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  • In Night and Ice

    In Night and Ice

    ★★★

    Pretty slow but really special historically to see a dramatization of the sinking from the same year.

    Focuses on specific groups within the ship: the captain and radio operators, the men in the engine room, and passengers in the Café Parisien. It advertises its truthfulness “based on authentic accounts” but gets several details wrong, including having the ship crash into the iceberg and stop dead, instead of scraping by it. 

    Also makes up a dramatic ending to Captain Smith.

    It was a lost film until a print was found in 1998.

  • Atlantic

    Atlantic

    ★★★½

    They wasted no time making a talkie version of the Titanic story at the advent of the new medium.

    ATLANTIC (1929) uses sound really well—for one, they included some nice (anachronistic) jazz music. Outside, you hear crashing waves against the ship. During the crash, the alarm and crowd panic sounds are effective and eerie.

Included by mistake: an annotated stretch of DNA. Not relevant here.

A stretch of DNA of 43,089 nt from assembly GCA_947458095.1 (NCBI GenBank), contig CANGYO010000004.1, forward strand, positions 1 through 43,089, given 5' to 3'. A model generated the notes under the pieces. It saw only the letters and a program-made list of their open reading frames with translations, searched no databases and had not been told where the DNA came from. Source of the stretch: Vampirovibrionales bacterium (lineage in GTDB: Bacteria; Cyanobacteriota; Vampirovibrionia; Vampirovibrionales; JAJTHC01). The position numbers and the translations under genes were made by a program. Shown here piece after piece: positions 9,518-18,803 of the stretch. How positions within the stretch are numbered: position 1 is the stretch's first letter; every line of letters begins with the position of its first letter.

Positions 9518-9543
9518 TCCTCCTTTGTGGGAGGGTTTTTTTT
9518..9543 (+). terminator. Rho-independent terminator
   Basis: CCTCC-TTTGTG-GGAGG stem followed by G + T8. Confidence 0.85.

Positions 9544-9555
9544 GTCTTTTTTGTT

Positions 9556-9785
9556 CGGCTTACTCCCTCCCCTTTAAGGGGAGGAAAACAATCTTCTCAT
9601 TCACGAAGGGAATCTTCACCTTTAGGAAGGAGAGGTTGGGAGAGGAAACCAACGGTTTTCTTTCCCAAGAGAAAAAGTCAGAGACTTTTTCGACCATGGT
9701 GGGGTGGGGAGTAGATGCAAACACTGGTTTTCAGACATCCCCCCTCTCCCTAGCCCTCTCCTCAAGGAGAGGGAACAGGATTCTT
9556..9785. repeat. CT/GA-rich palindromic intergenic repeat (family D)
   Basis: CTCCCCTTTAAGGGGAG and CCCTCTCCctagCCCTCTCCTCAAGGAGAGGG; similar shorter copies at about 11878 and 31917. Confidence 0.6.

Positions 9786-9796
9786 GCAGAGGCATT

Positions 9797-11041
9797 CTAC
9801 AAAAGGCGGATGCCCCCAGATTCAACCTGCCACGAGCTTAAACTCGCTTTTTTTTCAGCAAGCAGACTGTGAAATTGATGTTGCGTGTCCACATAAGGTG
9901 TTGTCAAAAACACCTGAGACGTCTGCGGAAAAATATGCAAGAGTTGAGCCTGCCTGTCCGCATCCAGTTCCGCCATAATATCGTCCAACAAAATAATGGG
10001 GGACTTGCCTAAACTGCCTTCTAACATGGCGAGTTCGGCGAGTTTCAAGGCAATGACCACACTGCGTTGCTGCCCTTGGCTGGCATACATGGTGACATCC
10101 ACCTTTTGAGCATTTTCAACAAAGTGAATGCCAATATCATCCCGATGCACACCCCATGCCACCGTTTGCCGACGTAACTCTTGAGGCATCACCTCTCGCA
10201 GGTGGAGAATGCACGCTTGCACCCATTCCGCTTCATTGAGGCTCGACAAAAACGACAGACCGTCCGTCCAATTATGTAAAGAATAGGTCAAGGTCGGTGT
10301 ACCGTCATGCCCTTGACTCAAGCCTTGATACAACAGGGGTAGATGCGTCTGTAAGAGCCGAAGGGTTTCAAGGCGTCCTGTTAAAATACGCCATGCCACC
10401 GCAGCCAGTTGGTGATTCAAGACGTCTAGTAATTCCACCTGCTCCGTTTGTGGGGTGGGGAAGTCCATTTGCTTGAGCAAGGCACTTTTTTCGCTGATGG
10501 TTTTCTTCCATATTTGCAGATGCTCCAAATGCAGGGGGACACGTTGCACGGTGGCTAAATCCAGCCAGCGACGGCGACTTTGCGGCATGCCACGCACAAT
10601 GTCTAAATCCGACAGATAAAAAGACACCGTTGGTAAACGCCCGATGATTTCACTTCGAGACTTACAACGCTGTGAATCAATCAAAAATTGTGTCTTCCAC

The story focuses on class distinctions and the duties of the men: first, in deciding to stay on the ship, and second, in how they face death. Do you get drunk or die with dignity?

    Worth seeking out.

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  • Master and Commander: The Far Side of the World

    Master and Commander: The Far Side of the World

    ★★★★½

    From everything I’d heard about MASTER AND COMMANDER, I expected it to be great. But it surprised me in many ways. Mostly, its maturity and quietness.

    There’re fewer naval battles than I expected and more time getting to know the crew and the period details of life on the ship.

    The sound design is masterful. The score only comes in at key moments, so you’re mostly hearing the waves crack and the ship’s creaks.

    Visually, the staging and cinematography make…

  • No Country for Old Men

    No Country for Old Men

    ★★★★★

    With the context of hindsight on our side, it’s safe to say that this is one of the best films of the 2000s.

    It’s startlingly effective in every sense—from the Coen brothers’ evocative writing and directing, to Roger Deakins’s cinematography, to the pacing, to the perfect casting, to the nuanced way that timeless themes of good vs. evil are explored.

    It’s a neowestern with a noir sensibility. Josh Brolin’s Llewelyn Moss is remiscent of a John Wayne-like character from a…